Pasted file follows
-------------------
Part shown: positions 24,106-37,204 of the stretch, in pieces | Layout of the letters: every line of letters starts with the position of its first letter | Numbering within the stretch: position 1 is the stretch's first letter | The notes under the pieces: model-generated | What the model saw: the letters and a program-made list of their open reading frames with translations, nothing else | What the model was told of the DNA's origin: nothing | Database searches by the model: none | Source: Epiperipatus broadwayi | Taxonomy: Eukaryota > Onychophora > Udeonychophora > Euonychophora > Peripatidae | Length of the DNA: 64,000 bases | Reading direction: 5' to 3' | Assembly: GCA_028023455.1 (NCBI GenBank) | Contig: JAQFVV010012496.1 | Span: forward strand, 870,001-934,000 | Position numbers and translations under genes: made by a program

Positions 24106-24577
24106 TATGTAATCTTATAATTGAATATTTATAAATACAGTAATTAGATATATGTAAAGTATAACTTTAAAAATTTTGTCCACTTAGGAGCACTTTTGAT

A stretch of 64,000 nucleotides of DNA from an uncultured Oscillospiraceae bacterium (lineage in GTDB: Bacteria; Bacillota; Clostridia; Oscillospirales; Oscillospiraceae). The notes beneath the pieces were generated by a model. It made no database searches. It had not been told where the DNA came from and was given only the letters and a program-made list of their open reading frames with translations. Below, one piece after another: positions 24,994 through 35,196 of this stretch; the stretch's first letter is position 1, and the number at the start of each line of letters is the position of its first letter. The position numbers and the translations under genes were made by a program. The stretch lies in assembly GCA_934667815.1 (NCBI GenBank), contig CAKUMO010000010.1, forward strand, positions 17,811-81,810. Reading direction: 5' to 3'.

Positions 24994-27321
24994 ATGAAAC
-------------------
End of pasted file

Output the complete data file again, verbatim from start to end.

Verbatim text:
Part shown: positions 24,106-37,204 of the stretch, in pieces | Layout of the letters: every line of letters starts with the position of its first letter | Numbering within the stretch: position 1 is the stretch's first letter | The notes under the pieces: model-generated | What the model saw: the letters and a program-made list of their open reading frames with translations, nothing else | What the model was told of the DNA's origin: nothing | Database searches by the model: none | Source: Epiperipatus broadwayi | Taxonomy: Eukaryota > Onychophora > Udeonychophora > Euonychophora > Peripatidae | Length of the DNA: 64,000 bases | Reading direction: 5' to 3' | Assembly: GCA_028023455.1 (NCBI GenBank) | Contig: JAQFVV010012496.1 | Span: forward strand, 870,001-934,000 | Position numbers and translations under genes: made by a program

Positions 24106-24577
24106 TATGTAATCTTATAATTGAATATTTATAAATACAGTAATTAGATATATGTAAAGTATAACTTTAAAAATTTTGTCCACTTAGGAGCACTTTTGAT

A stretch of 64,000 nucleotides of DNA from an uncultured Oscillospiraceae bacterium (lineage in GTDB: Bacteria; Bacillota; Clostridia; Oscillospirales; Oscillospiraceae). The notes beneath the pieces were generated by a model. It made no database searches. It had not been told where the DNA came from and was given only the letters and a program-made list of their open reading frames with translations. Below, one piece after another: positions 24,994 through 35,196 of this stretch; the stretch's first letter is position 1, and the number at the start of each line of letters is the position of its first letter. The position numbers and the translations under genes were made by a program. The stretch lies in assembly GCA_934667815.1 (NCBI GenBank), contig CAKUMO010000010.1, forward strand, positions 17,811-81,810. Reading direction: 5' to 3'.

Positions 24994-27321
24994 ATGAAAC